Amman is the extreme example of a town growing in less than 100 years into a major city. From a 2.5 km2 town in the 1940s, it has grown into a 786 km2 city in the year 2005. Its current built environment presents a unique variety of forms with formal features that differ radically from its predecessors. To comprehend Amman’s architecture, the picture is looked at through the eyes of its designers. Since architecture can be experienced collectively and individually by groups, then each person’s reaction to a building might differ from that of another. Accordingly, the way in which the different sub-groups of Amman’s architects perceive their city and the factors that compose their logic are investigated. A brief resume, which positions architects in terms of their vision in the context of the city, is presented, and then a speculative discussion, which locates the seeds which generated the varieties, is created.

      Shatha Malhis, " The creation of people’s lifestyle expectations: advertising new mega-scale projects. " , "Instant Cities: Emergent trends in architecture and Urbanism in the Arab world",Vol.,No., CSAAR, Jordan, Sharja, UEA , 02/01/2008

  • Conference paper

      Shatha Malhis, " A Delicate Balancing Spatial and Urban Institutional Metaphor: Mamluk Madaress " , "The proceedings of the ISUF2011 New Researchers' Forum.",Vol.,No., , Montreal, Canada, 08/01/2011 Abstract:
      Mamluk Empire was a great patron of art and architecture, their monuments came to represent the paradigm of Islamic architecture for subsequent generations. This paper looks at the architectural development of the educational buildings (Madaress) of the Mamluks in Egypt and Syria throughout both Mamluk Bahri (1260-1382AD) and Later Mamluk Burji(1382-1517 AD) periods. The investigation operates within the hypothesis that Madaress architecture is not merely an architecture that represents a certain era or location, but a social-cultural manifesto, whose content was dictated by the period’s social and religious needs .In this paper, Madaress architectural language is defined by tracing its evolution in light of the spatial needs that fueled its development. A representative sample of a wide group of educational buildings (Madaress) located in different sections of the empire and built within different contextual and architectural purposes, is reviewed. These examples epitomized the architecture of the period and indicated the different factors that had role in shaping the physical and spatial character of those institutions.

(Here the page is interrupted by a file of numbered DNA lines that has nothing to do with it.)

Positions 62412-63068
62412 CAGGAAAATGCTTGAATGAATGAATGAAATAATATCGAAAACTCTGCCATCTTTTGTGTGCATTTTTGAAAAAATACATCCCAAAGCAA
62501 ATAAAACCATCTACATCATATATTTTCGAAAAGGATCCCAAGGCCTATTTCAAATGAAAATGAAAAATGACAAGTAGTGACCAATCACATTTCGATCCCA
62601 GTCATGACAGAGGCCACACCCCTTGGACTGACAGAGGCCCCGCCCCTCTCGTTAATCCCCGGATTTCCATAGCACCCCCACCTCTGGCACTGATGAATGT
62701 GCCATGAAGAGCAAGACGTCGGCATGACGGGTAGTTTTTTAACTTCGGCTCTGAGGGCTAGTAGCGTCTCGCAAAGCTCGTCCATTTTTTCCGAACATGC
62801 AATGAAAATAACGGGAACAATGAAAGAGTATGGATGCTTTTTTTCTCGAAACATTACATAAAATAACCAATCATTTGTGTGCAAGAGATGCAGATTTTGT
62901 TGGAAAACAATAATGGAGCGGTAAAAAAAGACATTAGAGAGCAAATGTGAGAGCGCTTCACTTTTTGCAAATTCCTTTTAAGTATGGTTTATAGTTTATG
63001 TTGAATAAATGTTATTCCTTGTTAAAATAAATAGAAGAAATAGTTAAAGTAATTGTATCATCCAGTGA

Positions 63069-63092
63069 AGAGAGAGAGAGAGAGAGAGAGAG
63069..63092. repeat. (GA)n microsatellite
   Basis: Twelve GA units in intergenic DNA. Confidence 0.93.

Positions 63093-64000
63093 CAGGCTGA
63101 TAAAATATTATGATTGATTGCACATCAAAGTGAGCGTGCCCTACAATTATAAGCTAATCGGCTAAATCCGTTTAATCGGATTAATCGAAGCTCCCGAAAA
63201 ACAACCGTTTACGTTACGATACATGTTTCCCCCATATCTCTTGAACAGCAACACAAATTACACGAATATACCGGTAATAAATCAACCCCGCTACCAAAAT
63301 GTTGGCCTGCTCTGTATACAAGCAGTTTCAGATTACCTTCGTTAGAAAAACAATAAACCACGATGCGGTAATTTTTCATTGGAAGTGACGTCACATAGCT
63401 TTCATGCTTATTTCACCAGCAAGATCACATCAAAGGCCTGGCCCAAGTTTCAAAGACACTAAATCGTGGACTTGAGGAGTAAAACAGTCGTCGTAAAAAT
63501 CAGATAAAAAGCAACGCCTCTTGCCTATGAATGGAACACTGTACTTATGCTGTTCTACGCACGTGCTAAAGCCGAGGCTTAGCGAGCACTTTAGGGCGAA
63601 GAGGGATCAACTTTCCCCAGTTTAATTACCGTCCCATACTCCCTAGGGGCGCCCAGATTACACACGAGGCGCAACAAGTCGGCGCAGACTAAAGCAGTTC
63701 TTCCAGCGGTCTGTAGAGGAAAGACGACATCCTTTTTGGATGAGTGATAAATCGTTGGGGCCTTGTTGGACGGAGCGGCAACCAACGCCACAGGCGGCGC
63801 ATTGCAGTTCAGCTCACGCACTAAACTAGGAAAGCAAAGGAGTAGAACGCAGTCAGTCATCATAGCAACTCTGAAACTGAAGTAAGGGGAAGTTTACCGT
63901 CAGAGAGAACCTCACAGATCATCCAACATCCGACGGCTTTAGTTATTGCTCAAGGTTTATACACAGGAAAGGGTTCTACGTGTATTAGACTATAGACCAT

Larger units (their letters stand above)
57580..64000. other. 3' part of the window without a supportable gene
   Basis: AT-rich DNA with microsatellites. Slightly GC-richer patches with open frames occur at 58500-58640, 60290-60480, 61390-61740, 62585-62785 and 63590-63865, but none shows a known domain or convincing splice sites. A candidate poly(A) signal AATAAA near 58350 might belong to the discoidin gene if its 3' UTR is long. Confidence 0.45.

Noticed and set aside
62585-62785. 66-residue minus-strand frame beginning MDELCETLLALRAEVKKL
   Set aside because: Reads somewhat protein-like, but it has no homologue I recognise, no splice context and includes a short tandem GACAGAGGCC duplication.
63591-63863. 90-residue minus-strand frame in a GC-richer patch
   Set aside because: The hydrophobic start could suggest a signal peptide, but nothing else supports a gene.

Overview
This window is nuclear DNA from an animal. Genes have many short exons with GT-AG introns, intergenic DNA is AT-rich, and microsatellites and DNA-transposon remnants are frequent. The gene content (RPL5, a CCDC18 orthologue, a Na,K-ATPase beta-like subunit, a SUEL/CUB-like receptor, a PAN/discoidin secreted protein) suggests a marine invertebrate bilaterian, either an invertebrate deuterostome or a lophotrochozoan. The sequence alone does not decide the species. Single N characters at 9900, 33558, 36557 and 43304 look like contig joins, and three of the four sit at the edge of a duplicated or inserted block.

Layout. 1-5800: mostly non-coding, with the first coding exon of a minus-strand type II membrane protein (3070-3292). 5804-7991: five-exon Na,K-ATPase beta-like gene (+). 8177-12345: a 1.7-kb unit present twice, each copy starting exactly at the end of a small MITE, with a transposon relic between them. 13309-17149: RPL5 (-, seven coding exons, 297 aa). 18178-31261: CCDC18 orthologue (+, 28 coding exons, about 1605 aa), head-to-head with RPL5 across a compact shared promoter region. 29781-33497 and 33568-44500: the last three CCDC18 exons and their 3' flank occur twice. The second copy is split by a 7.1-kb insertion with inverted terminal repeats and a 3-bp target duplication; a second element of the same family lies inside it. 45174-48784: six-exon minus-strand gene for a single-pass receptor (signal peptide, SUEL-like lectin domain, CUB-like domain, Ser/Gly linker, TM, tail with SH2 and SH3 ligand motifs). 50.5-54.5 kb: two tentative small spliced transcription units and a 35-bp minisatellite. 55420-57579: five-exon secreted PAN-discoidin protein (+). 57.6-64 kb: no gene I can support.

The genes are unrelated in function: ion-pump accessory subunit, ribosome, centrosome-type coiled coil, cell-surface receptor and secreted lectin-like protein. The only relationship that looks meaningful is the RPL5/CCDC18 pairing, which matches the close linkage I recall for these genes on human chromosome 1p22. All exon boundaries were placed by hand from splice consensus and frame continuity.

Shatha Malhis, " The Aesthetic Appreciation of Forms in a continuously developing Region: Identification and interpretation. " , "The proceedings of the 40th Edra Annual Meeting of the Environmental Design Research Association.",Vol.,No., EDRA, City, Missouri, USA., 05/31/2009 Abstract: